• Ability to include some arbitrary data on the pool. For example, Npgsql caches the password-less connection string on the pool (Persist Security Info=false). There could be other things.

/cc @anpete @ajcvickers @divega @davidfowl

Edit by @roji 15/3: Added "things to keep in mind" with some new points.

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divega commented Feb 8, 2018

System.Data Triage: This looks like a good idea, although we are not going to implement it right away. Re option 2, we should consider providing an implicit connection pool that implements know best practices, e.g. to avoid locking and yield good performance, so that ADO.NET providers can reuse it. However that would probably either require defining a public type for the underlying connection object or having the pool be general purpose and not an ADO.NET thing.

Moving to Future for now.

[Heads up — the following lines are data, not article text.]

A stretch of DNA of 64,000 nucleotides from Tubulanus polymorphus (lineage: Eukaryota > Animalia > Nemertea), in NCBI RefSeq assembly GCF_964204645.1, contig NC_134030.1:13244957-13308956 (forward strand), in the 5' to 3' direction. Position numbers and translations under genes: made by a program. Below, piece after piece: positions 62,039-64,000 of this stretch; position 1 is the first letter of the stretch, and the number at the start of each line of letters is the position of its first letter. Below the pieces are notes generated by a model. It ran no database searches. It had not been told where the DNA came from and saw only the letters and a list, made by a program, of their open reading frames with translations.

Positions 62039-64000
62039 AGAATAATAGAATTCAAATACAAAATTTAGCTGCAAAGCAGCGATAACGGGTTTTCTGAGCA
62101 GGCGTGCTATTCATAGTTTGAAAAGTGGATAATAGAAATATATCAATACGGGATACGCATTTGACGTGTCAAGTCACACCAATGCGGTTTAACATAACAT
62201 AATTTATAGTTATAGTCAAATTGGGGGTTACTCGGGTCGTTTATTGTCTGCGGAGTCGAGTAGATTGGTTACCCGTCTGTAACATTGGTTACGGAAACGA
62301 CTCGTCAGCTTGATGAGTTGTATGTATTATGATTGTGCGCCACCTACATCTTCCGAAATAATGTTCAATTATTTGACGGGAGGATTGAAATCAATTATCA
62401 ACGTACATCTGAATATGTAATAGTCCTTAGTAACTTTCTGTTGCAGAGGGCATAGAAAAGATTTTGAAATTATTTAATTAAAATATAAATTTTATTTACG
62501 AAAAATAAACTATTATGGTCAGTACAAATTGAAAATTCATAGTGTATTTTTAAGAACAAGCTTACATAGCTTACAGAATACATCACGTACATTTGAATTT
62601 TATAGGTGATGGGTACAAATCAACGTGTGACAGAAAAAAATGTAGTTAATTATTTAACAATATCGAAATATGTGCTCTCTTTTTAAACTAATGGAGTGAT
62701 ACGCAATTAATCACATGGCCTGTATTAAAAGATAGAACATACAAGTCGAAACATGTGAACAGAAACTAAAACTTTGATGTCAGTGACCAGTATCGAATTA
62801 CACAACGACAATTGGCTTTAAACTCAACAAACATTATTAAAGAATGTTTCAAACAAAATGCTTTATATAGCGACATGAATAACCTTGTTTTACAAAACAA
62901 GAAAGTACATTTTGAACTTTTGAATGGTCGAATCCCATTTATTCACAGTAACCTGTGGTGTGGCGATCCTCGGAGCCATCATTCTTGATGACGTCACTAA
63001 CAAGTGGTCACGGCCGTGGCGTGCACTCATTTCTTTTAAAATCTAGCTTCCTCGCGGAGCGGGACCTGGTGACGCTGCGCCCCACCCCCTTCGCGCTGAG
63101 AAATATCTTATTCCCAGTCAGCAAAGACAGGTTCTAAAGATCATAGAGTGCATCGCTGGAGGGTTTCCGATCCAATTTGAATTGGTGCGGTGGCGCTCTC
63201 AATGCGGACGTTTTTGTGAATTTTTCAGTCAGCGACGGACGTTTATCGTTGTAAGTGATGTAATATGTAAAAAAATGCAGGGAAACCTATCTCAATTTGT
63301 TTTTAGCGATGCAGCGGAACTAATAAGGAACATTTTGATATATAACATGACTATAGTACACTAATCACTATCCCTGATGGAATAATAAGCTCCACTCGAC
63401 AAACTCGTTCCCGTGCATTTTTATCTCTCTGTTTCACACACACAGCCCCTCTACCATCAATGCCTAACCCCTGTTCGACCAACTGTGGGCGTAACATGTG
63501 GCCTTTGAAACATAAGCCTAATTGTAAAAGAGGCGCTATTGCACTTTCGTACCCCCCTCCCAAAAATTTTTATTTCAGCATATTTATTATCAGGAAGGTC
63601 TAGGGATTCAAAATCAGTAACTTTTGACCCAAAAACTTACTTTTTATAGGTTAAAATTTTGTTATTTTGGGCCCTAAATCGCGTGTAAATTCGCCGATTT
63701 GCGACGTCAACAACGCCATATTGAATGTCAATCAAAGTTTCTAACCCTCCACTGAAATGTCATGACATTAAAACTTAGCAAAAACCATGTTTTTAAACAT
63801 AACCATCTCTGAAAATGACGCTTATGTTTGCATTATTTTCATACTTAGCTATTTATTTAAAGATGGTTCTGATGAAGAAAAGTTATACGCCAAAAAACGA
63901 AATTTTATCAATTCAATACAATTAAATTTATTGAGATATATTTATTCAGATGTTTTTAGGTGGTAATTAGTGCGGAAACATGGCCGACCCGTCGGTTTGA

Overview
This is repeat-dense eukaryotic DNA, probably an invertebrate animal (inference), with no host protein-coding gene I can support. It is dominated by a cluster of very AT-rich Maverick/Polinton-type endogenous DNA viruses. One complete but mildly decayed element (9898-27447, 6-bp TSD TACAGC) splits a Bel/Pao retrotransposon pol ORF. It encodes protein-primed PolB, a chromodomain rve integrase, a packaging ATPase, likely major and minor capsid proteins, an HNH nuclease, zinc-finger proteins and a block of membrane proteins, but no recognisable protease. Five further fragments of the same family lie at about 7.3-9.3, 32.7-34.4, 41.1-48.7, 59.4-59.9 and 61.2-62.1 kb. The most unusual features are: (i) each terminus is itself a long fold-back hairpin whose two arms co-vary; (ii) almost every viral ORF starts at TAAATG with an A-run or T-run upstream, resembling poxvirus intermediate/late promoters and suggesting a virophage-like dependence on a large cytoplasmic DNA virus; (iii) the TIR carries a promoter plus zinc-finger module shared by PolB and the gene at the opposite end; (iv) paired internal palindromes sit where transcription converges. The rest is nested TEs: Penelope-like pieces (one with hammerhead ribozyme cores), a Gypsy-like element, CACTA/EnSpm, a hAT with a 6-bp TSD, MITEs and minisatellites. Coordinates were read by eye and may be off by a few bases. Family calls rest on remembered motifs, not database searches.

@divega divega added this to the Future milestone Feb 8, 2018

roji added a commit to roji/Npgsql that referenced this issue Feb 9, 2018

Reimplemented PoolManager without ConcurrentDictionary
The PoolManager is responsible for looking up a connector pool given a
connection string. The previous implementation used a
ConcurrentDictionary, but 99% of all apps will have a single pool and
the lookup is needlessly expensive.

Reimplemented PoolManager as a lock-free append-only array of tuples.
The semantics are (hopefully) identical to what ConcurrentDictionary
provides: TryGetValue and GetOrAdd.

Note that all this is needed only because ADO.NET doesn't have a